The Thirst

A recording of a performance of a one-woman show written and performed by Donna Blue Lachman about her family and her search for her Jewish faith and identity.

00:00Copy video clip URL Black.

00:20Copy video clip URL Close-up of the playbill for “The Thirst: A New Show For Jew and Clarinet” by Donna Blue Lachman.

01:13Copy video clip URL An empty stage, with audience noise. Clarinet music starts playing.

02:00Copy video clip URL Lachman tells the story of a Jewish mystic who would go to a place in the forest to light a fire and pray. As the generations passed, people lost the place in the forest, lost the ability to light the fire, and lost the prayers. The story is all that remains.

03:14Copy video clip URL Tells about performing in Berlin and deciding to visit Prague. The Germans tell her she needs to visit the ancient Jewish cemetery in the Jewish ghetto in Prague. The cemetery is packed with layers of graves because the ghetto was forbidden to expand. People have placed pieces of papers with prayers on them in the stones.

06:51Copy video clip URL “What do any of us really believe in anymore?” She says she addressed her prayer to the dead.

07:30Copy video clip URL Old (dark) video footage plays on a screen, while Lachman narrates about her grandparents from Russia. They go on a tour of Europe in 1936, just as the Nazis are coming to power, and as Stalin has already killed millions. “They’ve always hated the Jews, why should now be any different?”

10:03Copy video clip URL “My ancestors… they were the lucky ones.” Lachman talks about the loss of rituals and Torah learning that bound families together. “Sometimes I wish I could talk to my great-grandmother Zelda. Sometimes I wish I could ask her to help me remember.”

11:08Copy video clip URL She sits in a rocking chair and takes on the role of her great-grandmother. “What did we know? We were Jews. Who knew from knowing?”

12:56Copy video clip URL Lachman (as her great-grandmother) talks about how she came to be so bitter. “God left me with a good kopf on my shoulder, but he never gave me the chance to use it.” She talks about the Nazis lining everyone in the town up and shooting them.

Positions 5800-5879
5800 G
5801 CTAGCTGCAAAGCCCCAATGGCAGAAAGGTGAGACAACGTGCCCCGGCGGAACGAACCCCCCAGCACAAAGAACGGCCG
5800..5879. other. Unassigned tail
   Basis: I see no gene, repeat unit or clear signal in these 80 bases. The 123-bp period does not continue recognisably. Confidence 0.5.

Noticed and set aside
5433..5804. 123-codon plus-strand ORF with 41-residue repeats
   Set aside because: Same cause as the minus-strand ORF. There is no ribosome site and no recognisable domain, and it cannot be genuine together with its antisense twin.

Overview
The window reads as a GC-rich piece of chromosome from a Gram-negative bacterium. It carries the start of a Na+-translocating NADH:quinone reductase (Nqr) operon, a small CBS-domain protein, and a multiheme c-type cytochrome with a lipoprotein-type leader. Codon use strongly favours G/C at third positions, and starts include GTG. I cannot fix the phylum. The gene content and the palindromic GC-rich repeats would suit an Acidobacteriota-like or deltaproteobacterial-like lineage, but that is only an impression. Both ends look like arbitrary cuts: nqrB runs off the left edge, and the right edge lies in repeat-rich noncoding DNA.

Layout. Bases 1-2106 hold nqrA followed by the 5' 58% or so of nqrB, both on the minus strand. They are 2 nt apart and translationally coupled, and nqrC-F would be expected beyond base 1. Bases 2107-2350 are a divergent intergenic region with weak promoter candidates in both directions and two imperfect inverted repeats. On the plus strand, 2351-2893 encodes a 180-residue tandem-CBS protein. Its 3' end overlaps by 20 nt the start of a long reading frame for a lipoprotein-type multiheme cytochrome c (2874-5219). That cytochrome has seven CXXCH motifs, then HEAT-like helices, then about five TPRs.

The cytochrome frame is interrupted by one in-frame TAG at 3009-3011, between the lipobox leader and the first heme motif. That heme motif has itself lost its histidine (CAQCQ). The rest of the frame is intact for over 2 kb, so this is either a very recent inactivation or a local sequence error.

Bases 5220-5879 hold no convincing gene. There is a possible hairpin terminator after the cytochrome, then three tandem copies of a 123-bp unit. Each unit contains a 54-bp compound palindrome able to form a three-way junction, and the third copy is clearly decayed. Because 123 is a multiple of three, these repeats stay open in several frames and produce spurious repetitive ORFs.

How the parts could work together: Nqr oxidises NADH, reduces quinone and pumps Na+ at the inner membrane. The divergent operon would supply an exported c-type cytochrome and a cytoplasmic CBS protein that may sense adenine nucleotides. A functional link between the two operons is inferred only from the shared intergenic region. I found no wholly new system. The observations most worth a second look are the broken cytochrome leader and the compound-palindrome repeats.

14:24Copy video clip URL “I don’t remember being raised Jewish.” But she remembers a lot of superstition.

16:28Copy video clip URL Everyone she knew growing up was Jewish. Until one day she was invited to a birthday party, and she saw a picture of a bloody crucifixion scene.

18:12Copy video clip URL She talks about blood and DNA. She talks about the OJ Simpson trial, and compares it to the trial of Adolf Eichmann. That, she says, was the trial of the century. She remembers asking “Who’s Eichmann?” and discovering that the Jews were killed by the Germans, and trying to understand what it meant to be Jewish or German.

20:54Copy video clip URL She talks about wanting to change her appearance to look less Jewish in high school.

22:38Copy video clip URL A surfer tells her “I know you’re not a Jew because you don’t have horns” and she’s astonished.

23:15Copy video clip URL She plays some clarinet. The surfer asks her family about their being Jewish. Her father tells him that they are, in fact, Jewish. Her father tells her stories of “their people” and their persecution throughout history. “What did we do wrong, Dad?”